LOS ANGELES ( TheStreet) -- Whether you're looking to score last-minute bargains or make up for procrastinating, the year-end travel season is a bargainer's feast for those willing to go the extra mile for prime deals. Here are our top-10 tips for saving a bundle on holiday travel. 10. Last-minute with miles: Airlines like United ( UAUA) and American ( AMR) offer online award systems that allow members to book travel up to 331 days in advance. While you tried to score that round-trip business class fare to Paris last April without much success, you may be surprised to see it's just come available. In fact, airlines usually free up a number of seats for award travel keep planes as full and profitable as possible. For the best chance to score a last-minute award seat, try booking mid-week or for Saturday travel and be sure to check for elusive first-class tickets that sometimes require an additional search request. We were able to find an early December L.A./London ticket on United Airlines for a mere 55,000 miles or in a first suite over Christmas week for 135,000 miles. 9. Save skiing for spring: Nothing says holiday getaway like sleigh bells and skis. But despite all the hotel deals and discounts around, you'll likely be paying just as much for that holiday ski room as you did in previous years. Even in a recession, people are willing to pay at the major ski retreats. Ritz Carlton Bachelor Gulch and Park Hyatt Beaver Creek are requiring the same minimum night stays and room rates, upwards of $1,000 a night for Christmas to New Year's week, as in previous non-recession years. If you forgo the ski holiday until Martin Luther King or President's Day weekend, rates drop by up to 40%, with more availability and even better snow conditions.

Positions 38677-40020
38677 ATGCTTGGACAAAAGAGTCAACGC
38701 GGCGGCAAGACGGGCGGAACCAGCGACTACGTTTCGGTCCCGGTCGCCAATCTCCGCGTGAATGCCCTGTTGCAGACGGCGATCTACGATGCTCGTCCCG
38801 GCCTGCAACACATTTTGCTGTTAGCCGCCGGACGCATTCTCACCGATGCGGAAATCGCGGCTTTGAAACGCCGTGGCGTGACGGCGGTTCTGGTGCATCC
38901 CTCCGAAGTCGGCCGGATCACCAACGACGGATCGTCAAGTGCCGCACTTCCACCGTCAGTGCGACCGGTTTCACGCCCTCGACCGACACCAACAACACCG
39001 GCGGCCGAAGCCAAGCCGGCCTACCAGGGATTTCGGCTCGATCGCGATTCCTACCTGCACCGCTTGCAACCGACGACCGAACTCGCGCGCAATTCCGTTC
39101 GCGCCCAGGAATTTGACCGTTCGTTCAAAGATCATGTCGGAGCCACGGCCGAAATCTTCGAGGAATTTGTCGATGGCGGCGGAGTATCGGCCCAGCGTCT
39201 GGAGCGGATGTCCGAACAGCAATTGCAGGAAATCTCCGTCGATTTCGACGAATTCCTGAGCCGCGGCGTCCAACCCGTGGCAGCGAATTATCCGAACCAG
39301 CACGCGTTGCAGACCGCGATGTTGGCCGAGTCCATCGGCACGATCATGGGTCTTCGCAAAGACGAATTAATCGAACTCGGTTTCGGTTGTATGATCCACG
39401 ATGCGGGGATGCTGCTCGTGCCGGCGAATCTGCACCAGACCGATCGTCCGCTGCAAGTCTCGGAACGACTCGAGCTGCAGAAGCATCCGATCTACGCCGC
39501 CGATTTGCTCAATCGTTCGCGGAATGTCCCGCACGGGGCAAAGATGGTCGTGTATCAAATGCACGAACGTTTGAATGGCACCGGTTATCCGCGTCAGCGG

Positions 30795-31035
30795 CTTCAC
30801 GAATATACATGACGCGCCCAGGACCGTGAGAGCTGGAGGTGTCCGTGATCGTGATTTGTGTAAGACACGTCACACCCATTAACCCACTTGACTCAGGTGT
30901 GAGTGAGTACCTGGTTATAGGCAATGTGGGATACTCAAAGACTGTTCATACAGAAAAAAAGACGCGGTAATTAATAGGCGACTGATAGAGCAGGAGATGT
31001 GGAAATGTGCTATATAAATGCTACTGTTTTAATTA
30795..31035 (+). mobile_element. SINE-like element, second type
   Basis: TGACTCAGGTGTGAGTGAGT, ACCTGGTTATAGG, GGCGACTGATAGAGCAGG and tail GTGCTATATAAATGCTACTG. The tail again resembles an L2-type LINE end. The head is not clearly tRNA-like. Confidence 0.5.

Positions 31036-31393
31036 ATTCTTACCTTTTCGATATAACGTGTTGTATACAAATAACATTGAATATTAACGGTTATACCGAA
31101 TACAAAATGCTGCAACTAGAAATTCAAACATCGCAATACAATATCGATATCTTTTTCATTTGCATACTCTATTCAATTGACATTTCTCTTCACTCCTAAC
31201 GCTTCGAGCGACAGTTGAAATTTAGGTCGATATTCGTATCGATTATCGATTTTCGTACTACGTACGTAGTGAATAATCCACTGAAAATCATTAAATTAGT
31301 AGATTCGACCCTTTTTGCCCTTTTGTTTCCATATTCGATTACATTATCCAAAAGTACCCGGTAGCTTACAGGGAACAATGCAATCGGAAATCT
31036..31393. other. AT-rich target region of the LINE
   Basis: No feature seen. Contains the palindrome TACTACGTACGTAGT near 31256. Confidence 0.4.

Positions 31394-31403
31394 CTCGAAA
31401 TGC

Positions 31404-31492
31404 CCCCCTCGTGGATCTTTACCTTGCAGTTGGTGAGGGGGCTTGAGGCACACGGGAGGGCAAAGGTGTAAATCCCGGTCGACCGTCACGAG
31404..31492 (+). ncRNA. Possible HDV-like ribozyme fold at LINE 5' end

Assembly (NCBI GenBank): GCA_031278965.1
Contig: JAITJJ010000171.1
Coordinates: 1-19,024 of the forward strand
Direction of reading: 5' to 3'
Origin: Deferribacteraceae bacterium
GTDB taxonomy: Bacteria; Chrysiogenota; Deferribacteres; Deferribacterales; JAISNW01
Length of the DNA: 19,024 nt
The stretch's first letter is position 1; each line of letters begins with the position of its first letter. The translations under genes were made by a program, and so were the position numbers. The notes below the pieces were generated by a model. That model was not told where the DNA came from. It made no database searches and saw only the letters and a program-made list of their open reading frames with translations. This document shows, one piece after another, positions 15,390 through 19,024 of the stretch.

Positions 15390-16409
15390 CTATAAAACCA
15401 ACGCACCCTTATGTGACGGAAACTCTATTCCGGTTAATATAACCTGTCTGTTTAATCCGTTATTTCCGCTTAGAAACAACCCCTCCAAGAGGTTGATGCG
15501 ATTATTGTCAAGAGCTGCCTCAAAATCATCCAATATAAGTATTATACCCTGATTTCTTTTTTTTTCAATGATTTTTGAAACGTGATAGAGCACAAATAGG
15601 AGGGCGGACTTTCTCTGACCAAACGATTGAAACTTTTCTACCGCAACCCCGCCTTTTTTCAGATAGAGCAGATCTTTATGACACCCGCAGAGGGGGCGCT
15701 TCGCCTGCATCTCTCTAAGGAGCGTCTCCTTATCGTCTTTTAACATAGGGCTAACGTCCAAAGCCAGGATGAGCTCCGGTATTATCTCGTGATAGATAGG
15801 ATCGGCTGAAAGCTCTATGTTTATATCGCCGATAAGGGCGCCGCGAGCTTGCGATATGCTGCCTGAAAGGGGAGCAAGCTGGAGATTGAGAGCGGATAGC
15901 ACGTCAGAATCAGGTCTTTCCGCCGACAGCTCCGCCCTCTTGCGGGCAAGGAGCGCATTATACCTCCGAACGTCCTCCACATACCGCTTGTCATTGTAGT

8. Beware of big cities: You dreamed of it all your life, spending New Year's or Christmas in Paris, London or Rome walking the streets with hot chocolate and a bag of chestnuts in hand. But booking that too-good-to-be-true rate in Europe during the holidays has its costs. In reality, holidays in most European cities mean closed businesses from Dec. 24 to 26, with random closings till New Year's Day and sometimes even beyond. You will be walking the streets of a European capital hungry, contemplating breakfast at McDonald's ( MCD), wishing something besides an overpriced hotel could offer you a meal or even just a coffee to go. 7. VRBO-it: Thinking of St. Bart's or Punta del Este for the holidays but weary of the exorbitant rates charged by the luxury hotels? Consider booking a private home through VRBO, a villa renter's secret weapon for affordable family travel. Many last-minute homeowners have decided to forgo their holiday pilgrimages to pricey second-home destinations due to market conditions in favor of generating additional income. The result is a deluge of fresh listings popping up in key vacation markets for surprisingly affordable prices. In Punta del Este, we were able to book a four-bedroom home three blocks from the beach for a mere $3,000 a week versus $975 a night for an entry-level room at nearby Mantra Resort. 6. Don't shy away from chains: While uppity travelers often avoid national chains, the best deals this holiday season are coming from the mega-conglomerates that can afford to give away their rooms at rock-bottom prices. In San Francisco, we were able to book a room at the storied Intercontinental Mark Hopkins on Nob Hill, a short uphill walk from the shopping of Union Square, for $99 a night. Nearby Westin St. Francis was $149, and the Chinatown-adjacent Ritz Carlton was under $200. If you're looking for a boutique experience, forgo newer hotels cashing in on the hype factor and gravitate to the older names that are looking to fill rooms.